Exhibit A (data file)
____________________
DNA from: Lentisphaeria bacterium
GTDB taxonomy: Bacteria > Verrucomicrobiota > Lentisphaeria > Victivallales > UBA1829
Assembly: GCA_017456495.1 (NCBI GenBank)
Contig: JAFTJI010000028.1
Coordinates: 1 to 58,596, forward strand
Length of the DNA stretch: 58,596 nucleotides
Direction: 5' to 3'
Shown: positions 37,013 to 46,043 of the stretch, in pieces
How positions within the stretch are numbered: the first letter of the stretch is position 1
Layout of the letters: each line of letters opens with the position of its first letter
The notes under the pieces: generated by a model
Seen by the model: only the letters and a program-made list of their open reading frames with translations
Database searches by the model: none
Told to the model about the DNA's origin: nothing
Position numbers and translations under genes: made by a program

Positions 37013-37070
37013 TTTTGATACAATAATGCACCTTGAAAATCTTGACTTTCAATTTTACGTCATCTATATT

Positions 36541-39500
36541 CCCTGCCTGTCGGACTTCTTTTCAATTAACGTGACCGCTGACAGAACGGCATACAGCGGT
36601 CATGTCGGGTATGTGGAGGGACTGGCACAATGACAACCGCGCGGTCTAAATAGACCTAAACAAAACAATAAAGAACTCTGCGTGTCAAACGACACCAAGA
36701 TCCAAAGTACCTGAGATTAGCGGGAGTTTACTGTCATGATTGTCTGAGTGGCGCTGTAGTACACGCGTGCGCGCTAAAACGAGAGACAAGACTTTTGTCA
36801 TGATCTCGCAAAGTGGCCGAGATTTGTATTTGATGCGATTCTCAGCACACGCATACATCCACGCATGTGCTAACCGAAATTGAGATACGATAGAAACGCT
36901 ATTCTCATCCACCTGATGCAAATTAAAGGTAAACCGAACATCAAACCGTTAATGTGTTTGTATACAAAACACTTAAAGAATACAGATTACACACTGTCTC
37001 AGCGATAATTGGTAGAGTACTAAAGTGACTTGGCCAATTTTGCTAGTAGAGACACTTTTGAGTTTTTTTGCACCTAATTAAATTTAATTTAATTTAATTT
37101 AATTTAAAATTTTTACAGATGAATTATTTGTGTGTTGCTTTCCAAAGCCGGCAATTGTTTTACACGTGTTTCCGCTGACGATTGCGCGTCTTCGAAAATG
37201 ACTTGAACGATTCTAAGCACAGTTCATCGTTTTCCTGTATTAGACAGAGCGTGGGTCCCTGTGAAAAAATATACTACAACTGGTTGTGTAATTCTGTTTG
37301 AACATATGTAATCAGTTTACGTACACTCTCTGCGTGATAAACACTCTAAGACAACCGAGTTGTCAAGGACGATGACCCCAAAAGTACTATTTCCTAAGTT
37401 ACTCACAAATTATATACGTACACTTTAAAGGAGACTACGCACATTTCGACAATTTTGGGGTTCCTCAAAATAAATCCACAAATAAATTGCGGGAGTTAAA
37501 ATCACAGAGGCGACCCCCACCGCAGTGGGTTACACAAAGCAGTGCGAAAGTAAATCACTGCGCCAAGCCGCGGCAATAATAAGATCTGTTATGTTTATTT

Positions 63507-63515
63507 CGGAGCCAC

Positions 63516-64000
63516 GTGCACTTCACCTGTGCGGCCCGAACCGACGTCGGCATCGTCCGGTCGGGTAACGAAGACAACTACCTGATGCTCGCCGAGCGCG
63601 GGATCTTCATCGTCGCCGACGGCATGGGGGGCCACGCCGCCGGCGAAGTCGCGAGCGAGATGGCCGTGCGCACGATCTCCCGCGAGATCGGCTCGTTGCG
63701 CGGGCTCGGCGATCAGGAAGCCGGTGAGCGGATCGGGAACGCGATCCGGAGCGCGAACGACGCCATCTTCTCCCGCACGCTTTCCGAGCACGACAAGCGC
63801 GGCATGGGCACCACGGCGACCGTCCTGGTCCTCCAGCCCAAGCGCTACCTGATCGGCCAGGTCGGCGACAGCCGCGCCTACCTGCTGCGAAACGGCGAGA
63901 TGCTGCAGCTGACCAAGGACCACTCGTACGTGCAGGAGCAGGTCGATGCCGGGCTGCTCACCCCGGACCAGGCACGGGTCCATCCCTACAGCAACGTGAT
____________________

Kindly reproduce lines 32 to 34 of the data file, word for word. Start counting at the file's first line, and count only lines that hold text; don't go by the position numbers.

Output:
Positions 63516-64000
63516 GTGCACTTCACCTGTGCGGCCCGAACCGACGTCGGCATCGTCCGGTCGGGTAACGAAGACAACTACCTGATGCTCGCCGAGCGCG
63601 GGATCTTCATCGTCGCCGACGGCATGGGGGGCCACGCCGCCGGCGAAGTCGCGAGCGAGATGGCCGTGCGCACGATCTCCCGCGAGATCGGCTCGTTGCG